The first successful, high-precision redshift measurement was the series of Pound–Rebka–Snider experiments of 1960 – 1965 that measured the frequency shift of gamma-ray photons from 57Fe as they ascended or descended the Jefferson Physical Laboratory tower at Harvard University. The high accuracy achieved – one percent – was obtained by making use of the Mössbauer effect to produce a narrow resonance line whose shift could be accurately determined. Other experiments since 1960 measured the shift of spectral lines in the Sun’s gravitational field and the change in rate of atomic clocks transported aloft on aircraft, rockets and satellites. Figure 3 summarizes the important redshift experiments that have been performed since 1960 (TEGP 2.4 (c) [281]).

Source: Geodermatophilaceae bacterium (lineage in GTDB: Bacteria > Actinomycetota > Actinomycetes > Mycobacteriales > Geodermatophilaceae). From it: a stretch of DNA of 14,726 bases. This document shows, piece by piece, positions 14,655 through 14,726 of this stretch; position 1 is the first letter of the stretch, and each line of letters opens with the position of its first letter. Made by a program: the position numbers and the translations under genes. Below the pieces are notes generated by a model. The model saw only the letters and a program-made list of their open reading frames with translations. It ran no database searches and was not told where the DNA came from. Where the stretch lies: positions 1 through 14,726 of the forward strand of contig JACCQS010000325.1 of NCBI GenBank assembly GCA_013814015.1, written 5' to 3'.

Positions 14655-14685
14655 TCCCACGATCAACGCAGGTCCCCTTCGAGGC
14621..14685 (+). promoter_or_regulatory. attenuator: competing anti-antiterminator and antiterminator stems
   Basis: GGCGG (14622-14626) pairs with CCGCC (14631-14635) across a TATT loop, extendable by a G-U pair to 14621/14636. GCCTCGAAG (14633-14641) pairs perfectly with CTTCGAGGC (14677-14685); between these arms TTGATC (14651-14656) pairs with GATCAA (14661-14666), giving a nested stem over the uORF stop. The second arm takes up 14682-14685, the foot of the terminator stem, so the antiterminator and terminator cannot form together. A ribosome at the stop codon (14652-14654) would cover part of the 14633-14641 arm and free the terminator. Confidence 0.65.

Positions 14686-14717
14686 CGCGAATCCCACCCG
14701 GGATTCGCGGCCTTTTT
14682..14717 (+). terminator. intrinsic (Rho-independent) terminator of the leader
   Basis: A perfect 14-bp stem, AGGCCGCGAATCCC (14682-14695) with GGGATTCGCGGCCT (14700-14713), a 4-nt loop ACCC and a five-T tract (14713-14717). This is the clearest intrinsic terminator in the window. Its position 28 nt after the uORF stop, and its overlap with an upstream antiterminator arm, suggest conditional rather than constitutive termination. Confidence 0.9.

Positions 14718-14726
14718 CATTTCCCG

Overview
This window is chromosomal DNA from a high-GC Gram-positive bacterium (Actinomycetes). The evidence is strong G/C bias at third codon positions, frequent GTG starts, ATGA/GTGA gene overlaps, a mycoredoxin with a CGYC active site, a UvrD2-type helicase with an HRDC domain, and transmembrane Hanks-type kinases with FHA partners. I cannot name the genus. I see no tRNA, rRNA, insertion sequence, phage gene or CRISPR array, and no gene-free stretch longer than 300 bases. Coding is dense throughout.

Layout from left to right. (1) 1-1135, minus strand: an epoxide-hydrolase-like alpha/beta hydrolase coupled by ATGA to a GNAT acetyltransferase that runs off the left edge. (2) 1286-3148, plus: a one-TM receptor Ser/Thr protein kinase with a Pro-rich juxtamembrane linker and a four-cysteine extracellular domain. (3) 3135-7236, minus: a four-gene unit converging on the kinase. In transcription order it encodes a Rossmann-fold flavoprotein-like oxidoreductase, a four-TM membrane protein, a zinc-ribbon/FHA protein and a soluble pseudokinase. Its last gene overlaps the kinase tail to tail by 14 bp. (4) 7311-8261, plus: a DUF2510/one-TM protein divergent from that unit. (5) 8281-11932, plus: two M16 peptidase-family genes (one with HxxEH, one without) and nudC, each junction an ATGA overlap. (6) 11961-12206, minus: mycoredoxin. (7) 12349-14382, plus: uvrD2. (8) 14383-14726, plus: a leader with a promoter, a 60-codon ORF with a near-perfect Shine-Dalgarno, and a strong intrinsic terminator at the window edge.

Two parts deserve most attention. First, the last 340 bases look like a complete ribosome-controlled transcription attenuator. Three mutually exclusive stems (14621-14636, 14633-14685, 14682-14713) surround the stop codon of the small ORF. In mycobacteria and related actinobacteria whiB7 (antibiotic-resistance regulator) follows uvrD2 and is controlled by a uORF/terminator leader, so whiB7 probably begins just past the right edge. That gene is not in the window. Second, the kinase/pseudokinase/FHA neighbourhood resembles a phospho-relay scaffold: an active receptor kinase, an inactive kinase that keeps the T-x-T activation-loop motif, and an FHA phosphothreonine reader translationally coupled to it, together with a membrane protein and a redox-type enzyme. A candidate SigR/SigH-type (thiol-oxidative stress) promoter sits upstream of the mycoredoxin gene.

After almost 50 years of inconclusive or contradictory measurements, the gravitational redshift of solar spectral lines was finally measured reliably. During the early years of GR, the failure to measure this effect in solar lines was siezed upon by some as reason to doubt the theory. Unfortunately, the measurement is not simple. Solar spectral lines are subject to the “limb effect”, a variation of spectral line wavelengths between the center of the solar disk and its edge or “limb”; this effect is actually a Doppler shift caused by complex convective and turbulent motions in the photosphere and lower chromosphere, and is expected to be minimized by observing at the solar limb, where the motions are predominantly transverse. The secret is to use strong, symmetrical lines, leading to unambiguous wavelength measurements. Successful measurements were finally made in 1962 and 1972 (TEGP 2.4 (c) [281]). In 1991, LoPresto et al. [172] measured the solar shift in agreement with LPI to about 2 percent by observing the oxygen triplet lines both in absorption in the limb and in emission just off the limb.